Wednesday, August 3, 2011

D (Abbreviation of some word which used in textile sector)

Learn Apparel Merchandising, Learn Fashion design.

D the letter "D" some times stands for Denier.

dacron (trademark) used for a synthetic polyester textile fiber.
daisy dukes
dalmatic  a wide-sleeved overgarment with slit sides
damask  (1) a grayish red.    (2)  Linen, silk, rayon, cotton, synthetics, wool, worsteds.  Figured on Jacquard loom.  Originally made of silk, that came to us from China via Damascus.  In the XIII Century, Marco Polo gave an interesting tale about it.  It is one of the oldest and most popular cloths to be found today.  Very elaborate designs are possible.   Cloth is beetled, calendared and the better qualities are gross-bleached.   Very durable.  Reversible fabric.  Sheds dirt.  The firmer the texture, the better the quality.  Launders well and holds a high lustre - particularly in linen.  There are two types of damask table cloths:
1) Single damask table cloths: construction. Thread count is usually around 200.
2) Double damask has an 8 shaft satin construction with usually twice as many filling yarns as warp yarns. This gives a much greater distinctness to the pattern. Thread count ranges from 165 to 400.
The quality of both depends on the yarn used and the thread count.  If the same quality and thread count are used, single is better than double because the shorter floats are more serviceable and the yarns hold more firmly.  Double damask with less than 180 thread count is no good for home use.

dashiki  a usually brightly colored loose-fitting pullover garment
daylight  a type of light used in a commercial light box to simulate natural daylight. The correct technical definition is as follows: Daylight is a light source providing a color temperature of 6500+/-200 K at an illumination of 90 to 120 ft/candles. This source is typically provided by four filtered 750 W Tungsten Halogen lamps. The daylight filters must be certified by the manufacturer to ensure consistency of the transmitted color temperature between each filter/location. The resulting spectral power distribution of the transmitted light must be maintained to confirm to that of the filter manufacturer’s standard. (K = Kelvin)
décolletage a décolleté dress, namely a strapless dress or one with a plunging neckline
deerskin a garment of deerskin, namely leather made from the skin of a deer
deerstalker  a close-fitting hat with a visor at the front and at the back and with earflaps that may be worn up or down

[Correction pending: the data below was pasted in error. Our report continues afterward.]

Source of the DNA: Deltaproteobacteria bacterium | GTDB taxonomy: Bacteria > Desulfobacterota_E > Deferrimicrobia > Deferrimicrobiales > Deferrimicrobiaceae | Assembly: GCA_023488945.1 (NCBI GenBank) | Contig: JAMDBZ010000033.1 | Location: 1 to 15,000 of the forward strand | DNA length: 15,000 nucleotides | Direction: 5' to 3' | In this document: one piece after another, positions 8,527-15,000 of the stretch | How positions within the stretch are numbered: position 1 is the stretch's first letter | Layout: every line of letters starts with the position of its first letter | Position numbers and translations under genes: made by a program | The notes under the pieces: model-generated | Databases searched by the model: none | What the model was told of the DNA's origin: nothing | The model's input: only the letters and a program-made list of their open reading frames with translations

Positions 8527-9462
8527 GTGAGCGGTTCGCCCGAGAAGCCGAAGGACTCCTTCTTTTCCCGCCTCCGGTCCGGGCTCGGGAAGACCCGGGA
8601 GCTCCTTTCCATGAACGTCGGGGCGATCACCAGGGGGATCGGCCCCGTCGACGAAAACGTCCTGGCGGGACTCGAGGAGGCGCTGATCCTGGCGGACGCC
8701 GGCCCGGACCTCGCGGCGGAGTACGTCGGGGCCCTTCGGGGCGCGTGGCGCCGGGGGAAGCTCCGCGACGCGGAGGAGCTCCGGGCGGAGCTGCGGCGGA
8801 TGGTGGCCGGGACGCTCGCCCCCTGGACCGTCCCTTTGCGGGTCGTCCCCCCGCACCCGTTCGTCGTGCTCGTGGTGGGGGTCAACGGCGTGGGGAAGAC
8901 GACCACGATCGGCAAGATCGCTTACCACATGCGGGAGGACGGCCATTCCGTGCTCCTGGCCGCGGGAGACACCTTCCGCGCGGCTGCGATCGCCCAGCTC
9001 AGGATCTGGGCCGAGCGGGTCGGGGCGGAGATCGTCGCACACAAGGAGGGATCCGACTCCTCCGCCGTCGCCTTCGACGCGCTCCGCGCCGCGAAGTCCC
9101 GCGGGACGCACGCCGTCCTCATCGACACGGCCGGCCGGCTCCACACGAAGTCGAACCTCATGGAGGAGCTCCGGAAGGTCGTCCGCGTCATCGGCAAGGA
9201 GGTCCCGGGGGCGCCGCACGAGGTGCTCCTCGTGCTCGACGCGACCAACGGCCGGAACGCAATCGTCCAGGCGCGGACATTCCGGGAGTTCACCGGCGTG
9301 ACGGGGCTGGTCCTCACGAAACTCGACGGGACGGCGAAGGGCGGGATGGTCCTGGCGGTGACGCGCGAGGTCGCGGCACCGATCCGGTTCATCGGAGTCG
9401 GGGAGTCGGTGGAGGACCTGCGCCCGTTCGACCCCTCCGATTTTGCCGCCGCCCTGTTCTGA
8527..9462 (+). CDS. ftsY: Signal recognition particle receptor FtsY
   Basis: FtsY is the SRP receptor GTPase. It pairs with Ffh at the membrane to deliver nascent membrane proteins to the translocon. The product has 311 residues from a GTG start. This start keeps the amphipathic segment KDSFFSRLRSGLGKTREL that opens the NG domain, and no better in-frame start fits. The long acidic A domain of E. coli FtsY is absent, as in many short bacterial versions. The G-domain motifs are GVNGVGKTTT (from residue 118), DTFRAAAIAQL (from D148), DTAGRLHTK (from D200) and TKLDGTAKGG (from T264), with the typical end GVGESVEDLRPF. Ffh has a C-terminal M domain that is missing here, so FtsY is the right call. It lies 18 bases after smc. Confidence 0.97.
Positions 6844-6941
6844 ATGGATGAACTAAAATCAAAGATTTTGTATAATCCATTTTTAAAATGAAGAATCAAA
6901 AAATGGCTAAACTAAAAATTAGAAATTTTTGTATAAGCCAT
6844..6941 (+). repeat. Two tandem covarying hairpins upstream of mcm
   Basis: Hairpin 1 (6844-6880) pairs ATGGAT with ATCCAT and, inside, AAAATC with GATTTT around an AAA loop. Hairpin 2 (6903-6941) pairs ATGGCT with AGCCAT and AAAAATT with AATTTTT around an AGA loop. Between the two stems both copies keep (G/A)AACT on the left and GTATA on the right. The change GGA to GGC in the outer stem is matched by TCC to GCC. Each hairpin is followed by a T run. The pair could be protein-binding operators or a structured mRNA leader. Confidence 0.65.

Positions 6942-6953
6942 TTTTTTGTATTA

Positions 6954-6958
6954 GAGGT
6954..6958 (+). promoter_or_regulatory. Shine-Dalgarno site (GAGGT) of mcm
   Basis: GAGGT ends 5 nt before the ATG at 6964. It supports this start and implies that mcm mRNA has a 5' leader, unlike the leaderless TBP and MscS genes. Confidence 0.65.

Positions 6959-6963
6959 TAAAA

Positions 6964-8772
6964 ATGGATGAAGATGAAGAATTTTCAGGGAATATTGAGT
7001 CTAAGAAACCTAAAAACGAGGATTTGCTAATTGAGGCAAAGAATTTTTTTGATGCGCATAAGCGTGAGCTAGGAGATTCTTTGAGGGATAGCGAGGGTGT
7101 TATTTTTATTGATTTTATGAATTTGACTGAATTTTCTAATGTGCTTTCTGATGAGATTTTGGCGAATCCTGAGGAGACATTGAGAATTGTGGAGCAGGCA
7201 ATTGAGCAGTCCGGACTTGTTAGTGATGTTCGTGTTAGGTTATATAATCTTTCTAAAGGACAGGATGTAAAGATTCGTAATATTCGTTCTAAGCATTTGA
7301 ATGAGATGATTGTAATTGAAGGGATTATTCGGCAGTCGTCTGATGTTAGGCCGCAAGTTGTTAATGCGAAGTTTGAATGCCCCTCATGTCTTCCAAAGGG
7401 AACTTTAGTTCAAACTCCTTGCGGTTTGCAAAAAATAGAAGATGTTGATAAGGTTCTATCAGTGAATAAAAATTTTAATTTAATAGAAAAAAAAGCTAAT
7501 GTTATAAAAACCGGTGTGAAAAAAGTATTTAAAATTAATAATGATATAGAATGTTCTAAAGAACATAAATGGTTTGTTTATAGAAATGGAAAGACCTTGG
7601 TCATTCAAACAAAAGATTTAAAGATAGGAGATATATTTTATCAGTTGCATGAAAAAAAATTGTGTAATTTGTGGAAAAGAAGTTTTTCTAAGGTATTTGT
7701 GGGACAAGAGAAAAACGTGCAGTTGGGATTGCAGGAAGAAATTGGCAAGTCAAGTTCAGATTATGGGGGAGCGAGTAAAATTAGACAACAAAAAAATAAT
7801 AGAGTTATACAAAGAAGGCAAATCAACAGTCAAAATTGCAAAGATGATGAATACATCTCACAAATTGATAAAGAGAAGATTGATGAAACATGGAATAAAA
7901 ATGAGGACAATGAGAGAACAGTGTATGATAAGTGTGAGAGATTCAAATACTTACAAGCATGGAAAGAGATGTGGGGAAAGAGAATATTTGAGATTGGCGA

denier a unit of fineness for rayon, nylon, and silk, based on a standard mass per length  of 1 gram per 9,000 meters of yarn.
denim name derived from French "serge de Nimes". Originally had dark blue, brown or dark grey warp with a white or gray filling giving a mottled look and used only for work clothes.  A firm durable twilled usually cotton fabric.   [Plural] overalls or trousers usually of blue denim, namely a firm durable twilled usually cotton fabric woven with colored warp and white filling threads.  Twill - right hand - may be L2/1 or L3/1.
derby a man's stiff felt hat with dome-shaped crown and narrow brim
designers  are people with a desire to create. They combine practical knowledge with artistic ability to turn abstract ideas into formal designs for the clothes that we wear, the living and office space that we inhabit, and the merchandise that we buy. Designers usually specialize in a particular area of design, such as automobiles, clothing, furniture, home appliances, industrial equipment, interiors of homes or office buildings, movie and theater sets, packaging, or floral arrangements.
dhoti   draped garment for the lower trunk and legs, common throughout India, mostly for men. Wrapped around the waist, tucked or knotted like a sarong (or bath towel) save that the remaining fabric, often half or more of the total, is then pleated and wrapped around the legs, then tucked in. Drapes vary by region and caste, from basically skirt-like to tidy trouser-like arrangements. Traditional dhoti drapes and sari drapes blend into one another; many saris draped without a petticoat start with a dhoti drape, but use a longer cloth and drape the upper body with part of it.
dhurrie  a thick flat-woven cotton cloth made in India.
diadem crown; specifically, a royal headband
diaper  a fabric with a distinctive pattern; a rich silk fabric; a soft usually white linen or cotton fabric used for tablecloths or towels.  A basic garment for infants consisting of a folder cloth or other absorbent material drawn up between the legs and fastened about the waist
dickey an article of clothing worn to fill in the neckline, as a man's separate or detachable shirtfront
digitizing embroidery digitizing is the process of converting artwork to stitches.